In a wooded area, Guildford College is a path traveled by many seeking freedom, also known as the Greensboro Underground Railroad. Visitors are able to trail the path to the “Underground Railroad Tree” in a self-guided tour that provides a simulation of how fugitives navigated the area with the help of abolitionists, helping both free Blacks and enslaved ones to get to freedom.
Related: See the natural phenomenon in North Carolina you didn’t know existed this fall
Los Angeles, California
When we speak about Black History, it’s important to remember how multifaceted this history is, and it’ll be remiss to leave out the heroic actions of Black people who shaped the progression of LGBT rights and freedoms.
One such heroine is Jewel Thais-Williams known as a nightclub pioneer who opened Jewel’s Catch One bar in Los Ángeles, California in 1973. Her establishment was hailed as an “epicenter for gay Black life” serving as a safe space for gay blacks to let loose and be themselves at a time when police were arresting people for being homosexual. While the establishment has changed to fit the times, it is still open.
Related: The best times to visit Los Angeles
Opening in 1997, The African American Firefighter Museum pays homage to Black firefighters, including Sam Haskins who was listed as the first Los Angeles Fireman of African lineage when he was hired in 1892. With an array of documents, equipment, artifacts, photos and stories to tell, the AAFFM stands as the first and only free-standing African American Firefighter Museum in the country.
No trip is complete without a visit to the city’s best cafe or diner. In Los Ángeles, that will lead you to Watts Coffee House, a venue that sought to revive the historic Watts Happening Coffee House. The former space was dedicated to exploring arts and activism in the years following the Watts Rebellion in 1965 when it was burned to the ground in response to the arrest of a Black man by white law enforcement. Located just across the street from the original location, this shop holds true to the art, legacy and stories of those that created Watts Happening Coffee House.
Related: From Santa Monica to Burbank: 15 Los Angeles hotels you can book on points
New York, New York
Starting as a small luncheonette with only six booths and fifteen stools in 1963, legendary restaurant Sylvia’s in Harlem is known as the Queen of Soul Food. Garnering the attention of foodies, politicians, celebrities and tv shows alike, this establishment has been a staple in the Black community.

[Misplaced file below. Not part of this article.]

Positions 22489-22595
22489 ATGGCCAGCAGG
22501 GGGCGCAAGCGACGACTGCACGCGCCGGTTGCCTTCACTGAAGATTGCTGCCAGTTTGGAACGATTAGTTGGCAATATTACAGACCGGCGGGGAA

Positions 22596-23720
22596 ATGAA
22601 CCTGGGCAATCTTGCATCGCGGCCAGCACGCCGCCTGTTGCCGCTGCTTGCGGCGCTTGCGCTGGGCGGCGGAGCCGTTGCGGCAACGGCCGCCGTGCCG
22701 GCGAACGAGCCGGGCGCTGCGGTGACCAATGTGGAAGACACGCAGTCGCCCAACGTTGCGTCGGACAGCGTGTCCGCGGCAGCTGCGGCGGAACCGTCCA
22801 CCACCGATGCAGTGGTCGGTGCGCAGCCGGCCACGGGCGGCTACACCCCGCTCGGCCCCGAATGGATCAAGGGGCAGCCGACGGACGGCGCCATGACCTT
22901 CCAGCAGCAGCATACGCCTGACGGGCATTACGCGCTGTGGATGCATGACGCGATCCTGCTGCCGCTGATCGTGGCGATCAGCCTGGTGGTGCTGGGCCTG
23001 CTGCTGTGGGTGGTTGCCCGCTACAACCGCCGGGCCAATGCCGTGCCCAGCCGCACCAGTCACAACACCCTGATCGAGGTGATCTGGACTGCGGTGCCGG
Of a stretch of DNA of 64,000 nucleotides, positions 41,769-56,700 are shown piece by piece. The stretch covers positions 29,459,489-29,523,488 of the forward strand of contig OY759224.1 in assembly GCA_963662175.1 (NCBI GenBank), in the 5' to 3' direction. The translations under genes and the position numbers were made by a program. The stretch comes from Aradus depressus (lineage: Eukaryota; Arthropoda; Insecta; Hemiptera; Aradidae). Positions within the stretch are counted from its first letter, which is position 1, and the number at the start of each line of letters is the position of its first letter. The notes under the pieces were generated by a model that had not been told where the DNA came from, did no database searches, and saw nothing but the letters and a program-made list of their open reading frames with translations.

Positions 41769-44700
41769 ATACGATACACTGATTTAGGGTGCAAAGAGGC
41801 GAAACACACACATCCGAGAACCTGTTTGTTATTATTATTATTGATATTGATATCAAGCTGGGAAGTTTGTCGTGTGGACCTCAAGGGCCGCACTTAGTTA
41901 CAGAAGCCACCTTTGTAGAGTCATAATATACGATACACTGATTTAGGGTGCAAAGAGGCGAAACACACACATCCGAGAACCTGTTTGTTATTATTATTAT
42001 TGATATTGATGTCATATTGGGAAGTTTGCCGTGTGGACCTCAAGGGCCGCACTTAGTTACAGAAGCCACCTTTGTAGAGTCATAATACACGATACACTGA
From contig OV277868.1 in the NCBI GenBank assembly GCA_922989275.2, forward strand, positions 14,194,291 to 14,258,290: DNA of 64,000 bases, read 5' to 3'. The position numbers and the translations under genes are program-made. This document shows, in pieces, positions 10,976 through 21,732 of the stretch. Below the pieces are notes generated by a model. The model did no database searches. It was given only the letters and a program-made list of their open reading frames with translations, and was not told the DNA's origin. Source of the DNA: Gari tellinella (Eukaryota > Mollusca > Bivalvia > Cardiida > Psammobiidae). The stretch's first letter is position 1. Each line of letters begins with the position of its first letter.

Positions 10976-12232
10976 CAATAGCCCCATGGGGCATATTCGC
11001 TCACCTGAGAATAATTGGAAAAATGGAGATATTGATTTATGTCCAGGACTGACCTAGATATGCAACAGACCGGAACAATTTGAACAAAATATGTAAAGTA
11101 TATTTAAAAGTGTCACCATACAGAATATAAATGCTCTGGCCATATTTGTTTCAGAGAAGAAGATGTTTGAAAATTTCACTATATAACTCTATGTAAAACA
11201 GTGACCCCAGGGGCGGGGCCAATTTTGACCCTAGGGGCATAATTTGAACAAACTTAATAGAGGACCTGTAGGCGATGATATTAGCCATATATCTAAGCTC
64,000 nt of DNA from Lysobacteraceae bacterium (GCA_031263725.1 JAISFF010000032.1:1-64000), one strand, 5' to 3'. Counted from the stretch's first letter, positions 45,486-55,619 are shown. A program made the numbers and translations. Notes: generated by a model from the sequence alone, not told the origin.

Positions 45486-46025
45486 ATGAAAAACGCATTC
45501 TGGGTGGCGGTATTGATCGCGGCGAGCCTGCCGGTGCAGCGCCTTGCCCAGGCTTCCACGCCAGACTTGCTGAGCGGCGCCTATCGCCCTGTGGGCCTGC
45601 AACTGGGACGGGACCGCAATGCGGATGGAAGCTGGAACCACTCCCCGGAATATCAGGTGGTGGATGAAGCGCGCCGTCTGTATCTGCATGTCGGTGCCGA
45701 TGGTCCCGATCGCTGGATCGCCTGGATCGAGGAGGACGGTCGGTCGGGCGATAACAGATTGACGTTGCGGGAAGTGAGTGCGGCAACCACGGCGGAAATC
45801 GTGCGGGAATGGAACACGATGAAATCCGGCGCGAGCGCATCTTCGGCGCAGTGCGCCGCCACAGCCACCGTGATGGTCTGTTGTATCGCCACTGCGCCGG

Famous African American poet and author Langston Hughes is one of the most iconic people credited for being a part of the Harlem Renaissance. His home, where he spent his last twenty years of life creating some of his most popular literary works, is a registered historic landmark in Harlem. While open to the public for tours and viewings, Hughes’s residence is also home to the I, Too, Arts Collective, a non-profit organization committed to nurturing creativity within underrepresented communities.
Related: An introduction to New York City’s neighborhoods
Opening its doors to Black people in 1934 with weekly talent shows, the famous Apollo Theater birthed the careers of some of the world’s most famous entertainers such as Marvin Gaye, Lena Horne, and James Brown — quickly becoming the go-to place for live entertainment. Although in-person events and tours are halted due to COVID-19, the theater is offering virtual tours and its digital stage showcases unreleased footage from previous shows over the past 87 years.
Feature image by Cavan Images/Getty Images
SPONSORED: With states reopening, enjoying a meal from a restaurant no longer just means curbside pickup.
And when you do spend on dining, you should use a credit card that will maximize your rewards and potentially even score special discounts. Thanks to temporary card bonuses and changes due to coronavirus, you may even be able to score a meal at your favorite restaurant for free.
These are the best credit cards for dining out, taking out, and ordering in to maximize every meal purchase.
Editorial Disclaimer: Opinions expressed here are the author’s alone, not those of any bank, credit card issuer, airlines or hotel chain, and have not been reviewed, approved or otherwise endorsed by any of these entities.
Source: Read Full Article